Additionally, improving air tightness by sealing gaps around windows, doors, and other openings can help prevent drafts and reduce heat loss.

Upgrading lighting to LED bulbs is another simple yet effective energy-saving measure. LED bulbs are more efficient than traditional incandescent bulbs, consuming less electricity while providing the same amount of light.

It's also worth considering smart thermostats that allow you to control your heating remotely and optimise its usage based on your schedule.

Overall Energy Efficiency

Deep retrofitting offers significant improvements in overall energy efficiency for homes in Ireland. By carrying out multiple energy upgrades all at once, homeowners can achieve an A-rating Building Energy Rating (BER), resulting in reduced energy consumption and carbon emissions.

Deep retrofits involve a whole-house approach to energy upgrades, addressing insulation, heating systems, and air tightness. These comprehensive measures not only improve the comfort of a home but also contribute to sustainability efforts and help reduce energy bills.

So, the Sustainable Energy Authority of Ireland (SEAI) provides grants of up to €25,000 to offset the cost of deep retrofits, making it an attractive option for homeowners seeking long-term energy efficiency benefits.

Benefits and Considerations of Retrofit and Deep Retrofit

  • Cost: Retrofitting a home is generally less expensive than deep retrofitting, as it involves smaller-scale alterations and energy-saving measures.
  • Time Frame: Retrofitting can often be completed in a shorter time frame compared to deep retrofitting, which may require more extensive renovations and upgrades.
  • Grants and Funding: Homeowners may be eligible for grants and funding from organisations like the SEAI (Sustainable Energy Authority of Ireland) for both retrofit and deep retrofit projects.
  • Comfort and Energy Performance: Both types of retrofits can significantly improve the comfort and energy performance of a home, leading to reduced energy bills and increased sustainability.


Deep retrofitting a home for energy efficiency can be a significant investment, but it offers long-term benefits. While the cost of deep retrofitting varies depending on factors such as the size and condition of the house, grants from the Sustainable Energy Authority of Ireland (SEAI) are available to help offset these costs.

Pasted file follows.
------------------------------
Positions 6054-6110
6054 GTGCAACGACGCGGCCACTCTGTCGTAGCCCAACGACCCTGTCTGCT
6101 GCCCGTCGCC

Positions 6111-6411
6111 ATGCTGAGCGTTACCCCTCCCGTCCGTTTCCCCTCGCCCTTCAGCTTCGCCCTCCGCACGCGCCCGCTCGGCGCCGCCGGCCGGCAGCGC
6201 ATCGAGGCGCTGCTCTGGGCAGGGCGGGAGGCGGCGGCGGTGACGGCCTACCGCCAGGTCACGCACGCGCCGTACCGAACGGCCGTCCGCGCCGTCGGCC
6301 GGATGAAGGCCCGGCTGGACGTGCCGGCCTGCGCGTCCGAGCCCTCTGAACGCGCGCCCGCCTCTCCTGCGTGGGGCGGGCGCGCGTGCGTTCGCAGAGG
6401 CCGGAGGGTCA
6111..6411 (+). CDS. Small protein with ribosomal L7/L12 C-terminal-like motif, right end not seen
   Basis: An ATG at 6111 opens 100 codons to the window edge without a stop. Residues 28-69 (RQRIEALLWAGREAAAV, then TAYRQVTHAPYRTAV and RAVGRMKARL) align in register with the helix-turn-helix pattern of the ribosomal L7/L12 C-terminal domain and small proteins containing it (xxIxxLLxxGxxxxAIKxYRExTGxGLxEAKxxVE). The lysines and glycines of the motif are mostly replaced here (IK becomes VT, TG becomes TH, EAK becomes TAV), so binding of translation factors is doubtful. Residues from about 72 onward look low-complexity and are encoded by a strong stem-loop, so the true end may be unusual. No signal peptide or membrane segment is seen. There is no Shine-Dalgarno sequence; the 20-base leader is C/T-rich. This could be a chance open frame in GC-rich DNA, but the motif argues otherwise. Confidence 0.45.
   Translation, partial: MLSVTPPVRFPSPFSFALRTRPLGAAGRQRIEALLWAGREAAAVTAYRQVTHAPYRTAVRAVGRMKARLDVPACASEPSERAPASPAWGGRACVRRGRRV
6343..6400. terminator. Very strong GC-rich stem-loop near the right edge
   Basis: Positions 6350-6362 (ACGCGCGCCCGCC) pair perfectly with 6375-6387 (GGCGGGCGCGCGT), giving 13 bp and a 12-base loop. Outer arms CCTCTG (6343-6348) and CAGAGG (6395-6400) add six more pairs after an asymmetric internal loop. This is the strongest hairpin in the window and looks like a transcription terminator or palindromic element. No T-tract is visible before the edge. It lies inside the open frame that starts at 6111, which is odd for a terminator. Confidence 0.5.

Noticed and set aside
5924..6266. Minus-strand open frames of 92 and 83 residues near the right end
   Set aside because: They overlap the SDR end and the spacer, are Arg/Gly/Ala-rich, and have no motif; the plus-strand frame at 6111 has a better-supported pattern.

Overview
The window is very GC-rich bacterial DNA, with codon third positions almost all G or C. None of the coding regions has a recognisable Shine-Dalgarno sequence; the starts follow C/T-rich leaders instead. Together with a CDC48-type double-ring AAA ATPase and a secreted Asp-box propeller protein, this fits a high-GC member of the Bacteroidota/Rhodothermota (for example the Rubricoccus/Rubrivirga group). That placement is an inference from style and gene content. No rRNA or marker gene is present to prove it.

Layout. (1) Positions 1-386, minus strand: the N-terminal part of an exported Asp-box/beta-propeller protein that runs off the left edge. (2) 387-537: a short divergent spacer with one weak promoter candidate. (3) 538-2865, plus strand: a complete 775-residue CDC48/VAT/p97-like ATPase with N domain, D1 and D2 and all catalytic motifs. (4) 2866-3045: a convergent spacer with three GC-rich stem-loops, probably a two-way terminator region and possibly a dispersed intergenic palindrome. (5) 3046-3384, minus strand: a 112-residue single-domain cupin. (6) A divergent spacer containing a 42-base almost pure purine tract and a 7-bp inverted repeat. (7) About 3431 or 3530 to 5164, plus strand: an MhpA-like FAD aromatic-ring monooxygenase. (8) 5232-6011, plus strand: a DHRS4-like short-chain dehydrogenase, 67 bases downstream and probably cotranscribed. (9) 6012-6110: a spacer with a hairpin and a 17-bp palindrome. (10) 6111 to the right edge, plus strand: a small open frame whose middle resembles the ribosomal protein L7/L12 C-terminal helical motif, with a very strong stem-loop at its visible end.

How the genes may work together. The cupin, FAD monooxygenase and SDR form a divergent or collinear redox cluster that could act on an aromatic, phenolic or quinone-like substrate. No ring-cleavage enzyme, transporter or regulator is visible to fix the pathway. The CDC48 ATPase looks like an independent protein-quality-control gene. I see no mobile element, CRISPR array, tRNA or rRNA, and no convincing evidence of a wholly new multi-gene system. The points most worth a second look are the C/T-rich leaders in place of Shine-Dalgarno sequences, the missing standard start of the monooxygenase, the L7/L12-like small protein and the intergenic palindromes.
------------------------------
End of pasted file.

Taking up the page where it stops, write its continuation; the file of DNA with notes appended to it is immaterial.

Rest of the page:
Homeowners can receive up to €25,000 in grants towards their deep retrofit project. It's important to consider that, while there may be upfront costs involved, deep retrofits can lead to substantial energy savings over time and contribute to a more sustainable future.

Time Frame

Deep retrofits, being a comprehensive and extensive process, require a longer time frame compared to shallow retrofits. Since deep retrofits involve multiple energy upgrades carried out all at once, it may take several weeks or even months to complete the entire process.

The duration of the project will depend on the size and complexity of your home as well as the specific energy efficiency measures being implemented. It's important to understand that achieving an A-rating Building Energy Rating (BER) through deep retrofitting is not a quick fix but rather a once-in-a-generation change that requires careful planning and coordination.

However, the long-term benefits in terms of energy savings, improved comfort, and reduced carbon emissions make it a worthwhile investment for Irish homeowners seeking sustainable housing solutions.

Grants and Funding

The Sustainable Energy Authority of Ireland (SEAI) provides grants to help homeowners with the cost of deep retrofits. These grants can cover up to €25,000, which is a significant amount towards the overall cost.

So, by taking advantage of these grants, homeowners can offset some of the expenses and make deep retrofitting more affordable. This funding opportunity makes it easier for Irish homeowners to invest in energy upgrades and improve their homes' energy efficiency.

It's an excellent incentive for those looking to reduce their energy bills and contribute to sustainability efforts in Ireland.


In conclusion, the key difference between retrofit and deep retrofit in Ireland lies in the scale of alterations and overall energy efficiency. While a shallow retrofit involves small improvements over time, a deep retrofit aims to achieve an A-rating BER by carrying out multiple energy upgrades at once.

Deep retrofits require careful planning and coordination but can significantly reduce energy consumption and carbon emissions. 

With grants available from SEAI, more homeowners are opting for deep retrofits to make their homes more energy-efficient and sustainable. Transform your home today with BuildTech!